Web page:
True overclocking boards should be cheap and very tweakable, the uber end boards are a waste of money. Its bad enough the common average price of a 'low end' board is now £100, 5 years ago £100 was the average price of a high end board! Now graphics card have broken even the £500 mark for consumer gaming range, and motherboards seem to break the £300.
All for what, the premium we now pay on motherboards in order to squeeze some free speed, now out weighs the benefit.
We bought cheap CPU's and overclocked them because we couldn't afford the mid-range or high end version, but now the price difference between the levels of CPU's is now added to the price of the motherboards.
Overclocking has become dare i say it, to comerical, with the likes of graphics card manufactures adding overclocked versions to there product line, at a higher cost! chargering for something that is free!!!!
Gigabyte's GA-P31-DS3L was/is a pretty awesome board for overclocking, and you could get it for ~£45 before the pound went down against the dollar.
No love for the P5K WiFi?
And Remember the beastly Abit-P35 and the Legendary Nforce4 DFIs?
The best P45 overclocker so far to grace the public was the Gigabyte EP45-UD3R and the Asus P5Q series(the low end P45 ones).
I'd say it's all in the engineering.. but you gotta wonder if there is something to simplicity
asus did well with the intel chipset with c2d for example.. but the striker extreme using nvidias chipset turned out a bad buy.. it's probably a combo of everything- you could have probably built a mb with the very best sold state components around that chipset and have it fail against a cheap intel
"£150 budget model"
Man, you get paid way too much if you think £150 is a budget model! XD
Just because I didn't mention it doesn't mean I don't like it... I've used an EP31 and it got rave reviews, but I've never seen a P5K.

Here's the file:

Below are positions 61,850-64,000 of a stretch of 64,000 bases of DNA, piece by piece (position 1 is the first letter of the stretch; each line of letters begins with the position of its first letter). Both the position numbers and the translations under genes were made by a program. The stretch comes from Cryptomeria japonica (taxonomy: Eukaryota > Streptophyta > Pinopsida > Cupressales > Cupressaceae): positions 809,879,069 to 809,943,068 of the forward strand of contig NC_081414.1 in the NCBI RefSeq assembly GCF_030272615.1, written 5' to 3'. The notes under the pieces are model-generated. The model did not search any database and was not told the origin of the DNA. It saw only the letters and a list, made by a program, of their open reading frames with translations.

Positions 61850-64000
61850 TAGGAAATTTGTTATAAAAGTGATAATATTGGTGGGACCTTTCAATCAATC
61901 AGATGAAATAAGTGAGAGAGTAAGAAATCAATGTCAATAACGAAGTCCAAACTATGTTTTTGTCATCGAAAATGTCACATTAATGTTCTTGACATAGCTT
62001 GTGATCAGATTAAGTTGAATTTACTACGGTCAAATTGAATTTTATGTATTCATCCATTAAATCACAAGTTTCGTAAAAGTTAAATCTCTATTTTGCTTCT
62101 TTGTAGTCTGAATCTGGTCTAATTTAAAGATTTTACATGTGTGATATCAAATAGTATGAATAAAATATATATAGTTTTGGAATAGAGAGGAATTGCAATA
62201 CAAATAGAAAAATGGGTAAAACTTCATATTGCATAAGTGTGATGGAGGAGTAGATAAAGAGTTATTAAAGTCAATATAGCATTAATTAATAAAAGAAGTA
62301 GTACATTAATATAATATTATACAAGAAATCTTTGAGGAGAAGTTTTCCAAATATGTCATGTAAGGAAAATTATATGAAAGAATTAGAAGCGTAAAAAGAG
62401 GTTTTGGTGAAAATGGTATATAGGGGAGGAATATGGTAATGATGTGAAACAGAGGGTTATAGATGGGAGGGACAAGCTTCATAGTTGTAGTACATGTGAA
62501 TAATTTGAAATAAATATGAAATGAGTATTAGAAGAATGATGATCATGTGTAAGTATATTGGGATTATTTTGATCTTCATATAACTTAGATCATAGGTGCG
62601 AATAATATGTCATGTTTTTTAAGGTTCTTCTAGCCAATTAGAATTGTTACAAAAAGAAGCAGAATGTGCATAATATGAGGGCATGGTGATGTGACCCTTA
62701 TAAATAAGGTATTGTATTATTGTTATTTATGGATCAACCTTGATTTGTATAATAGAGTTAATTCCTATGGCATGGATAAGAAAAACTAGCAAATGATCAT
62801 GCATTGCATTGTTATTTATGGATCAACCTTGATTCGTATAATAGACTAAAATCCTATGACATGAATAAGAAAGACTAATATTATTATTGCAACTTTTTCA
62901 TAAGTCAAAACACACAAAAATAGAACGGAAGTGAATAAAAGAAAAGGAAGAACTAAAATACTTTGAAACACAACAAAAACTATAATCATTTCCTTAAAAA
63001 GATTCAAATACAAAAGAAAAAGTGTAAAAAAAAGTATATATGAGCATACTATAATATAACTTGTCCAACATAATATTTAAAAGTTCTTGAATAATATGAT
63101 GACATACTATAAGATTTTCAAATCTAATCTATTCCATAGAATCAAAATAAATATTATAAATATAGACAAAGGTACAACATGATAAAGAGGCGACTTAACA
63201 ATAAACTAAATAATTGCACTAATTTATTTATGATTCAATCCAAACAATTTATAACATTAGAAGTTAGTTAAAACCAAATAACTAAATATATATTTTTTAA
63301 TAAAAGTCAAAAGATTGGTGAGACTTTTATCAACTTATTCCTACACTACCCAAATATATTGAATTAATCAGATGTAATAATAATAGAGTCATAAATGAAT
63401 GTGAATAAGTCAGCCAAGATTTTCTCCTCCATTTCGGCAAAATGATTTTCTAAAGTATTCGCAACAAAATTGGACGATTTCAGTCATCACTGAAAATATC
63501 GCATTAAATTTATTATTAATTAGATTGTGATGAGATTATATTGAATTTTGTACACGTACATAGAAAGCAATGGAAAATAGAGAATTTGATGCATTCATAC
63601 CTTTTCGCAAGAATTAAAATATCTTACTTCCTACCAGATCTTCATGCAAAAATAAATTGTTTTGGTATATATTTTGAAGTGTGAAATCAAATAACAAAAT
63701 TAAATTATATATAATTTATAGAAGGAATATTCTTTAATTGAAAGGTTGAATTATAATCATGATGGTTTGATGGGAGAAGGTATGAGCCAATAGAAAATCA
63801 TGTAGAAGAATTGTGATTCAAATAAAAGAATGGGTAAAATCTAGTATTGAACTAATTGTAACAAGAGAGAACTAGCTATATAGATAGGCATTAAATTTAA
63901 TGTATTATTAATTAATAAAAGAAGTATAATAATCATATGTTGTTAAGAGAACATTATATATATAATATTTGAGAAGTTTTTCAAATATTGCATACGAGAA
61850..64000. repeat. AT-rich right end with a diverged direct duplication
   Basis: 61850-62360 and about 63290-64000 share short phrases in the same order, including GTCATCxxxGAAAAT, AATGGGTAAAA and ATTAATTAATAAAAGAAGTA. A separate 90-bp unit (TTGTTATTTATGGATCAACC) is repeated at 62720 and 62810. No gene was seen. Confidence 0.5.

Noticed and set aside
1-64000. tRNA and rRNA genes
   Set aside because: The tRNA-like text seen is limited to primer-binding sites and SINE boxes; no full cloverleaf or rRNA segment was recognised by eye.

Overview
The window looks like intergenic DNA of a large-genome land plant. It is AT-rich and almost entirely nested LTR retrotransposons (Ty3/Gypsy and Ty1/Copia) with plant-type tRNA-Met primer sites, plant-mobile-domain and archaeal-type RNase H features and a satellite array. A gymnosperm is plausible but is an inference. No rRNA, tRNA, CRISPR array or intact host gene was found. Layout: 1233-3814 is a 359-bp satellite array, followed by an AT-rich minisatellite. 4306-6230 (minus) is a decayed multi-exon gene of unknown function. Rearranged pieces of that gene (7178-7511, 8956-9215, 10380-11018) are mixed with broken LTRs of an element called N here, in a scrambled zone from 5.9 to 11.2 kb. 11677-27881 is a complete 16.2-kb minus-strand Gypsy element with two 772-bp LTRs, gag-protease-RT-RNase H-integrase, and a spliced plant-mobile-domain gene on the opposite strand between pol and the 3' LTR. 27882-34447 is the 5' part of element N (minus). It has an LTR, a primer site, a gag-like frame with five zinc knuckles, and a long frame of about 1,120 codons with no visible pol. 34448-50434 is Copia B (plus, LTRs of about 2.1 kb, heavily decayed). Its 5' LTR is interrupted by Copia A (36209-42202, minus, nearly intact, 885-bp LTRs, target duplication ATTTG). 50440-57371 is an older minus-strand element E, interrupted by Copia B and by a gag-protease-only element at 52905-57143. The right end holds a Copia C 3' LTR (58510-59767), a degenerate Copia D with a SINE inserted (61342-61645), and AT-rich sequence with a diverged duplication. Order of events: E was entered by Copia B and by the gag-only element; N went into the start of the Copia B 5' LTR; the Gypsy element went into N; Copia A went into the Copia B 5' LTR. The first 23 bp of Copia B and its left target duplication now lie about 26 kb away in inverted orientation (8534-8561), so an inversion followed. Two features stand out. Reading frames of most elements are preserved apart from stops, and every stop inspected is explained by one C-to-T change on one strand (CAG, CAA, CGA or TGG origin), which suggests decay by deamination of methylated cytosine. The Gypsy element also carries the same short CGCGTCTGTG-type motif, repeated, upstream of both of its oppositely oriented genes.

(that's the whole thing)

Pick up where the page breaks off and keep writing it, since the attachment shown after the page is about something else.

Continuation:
Complete agree. 'Overclocking' CPUs are even worse - $1000 for an unlocked multiplier 'Extreme Edition'...
I laugh at the notion that the best chips need to be $1000...
AMD's got it right though, their BE chips aren't that much from the regular ones.
Yes, it's funny. Another humerous notion is the E8400 wolfdale @ $160($190-220msrp) is faster than the $1,000 X6800 dual-core, that itself was 1066FSB. I sure do like waiting a bit for tech to progress before buying.
I think it's a bit unfair to compare them as the X6800 was well, the Conroe series, not the die-shrunk and more advanced Wolfdale chips.
Still though I agree, time is technology's worst enemy, and only chumps would've bought an Extreme Chip anyways.
BTW, isn't the world-record highest OC'ed CPU a P4 or a Celeron?
DFI have made some brilliant boards; most of them clock like absolute champs!
Anyone remember when you could unlock your multiplier by playing "connect the dots" with the tiny gold pads on top of your CPU with a pencil/conductive pen? Good times... but I must be getting old!
DFI as of now though have faded ever since the end of their great P35 boards.
And The connect the dots were much much much fun, still though, it was needless hassle.
Anyone remember the XP 3200+? Or the late FX-62? Those were legendary chips in their own right, albeit horridly expensive.
Abit IP35 Pro is should be considered as classic if you want to choose a P35 board.
also, did you know: Abit was the first one to implement BIOS based overclocking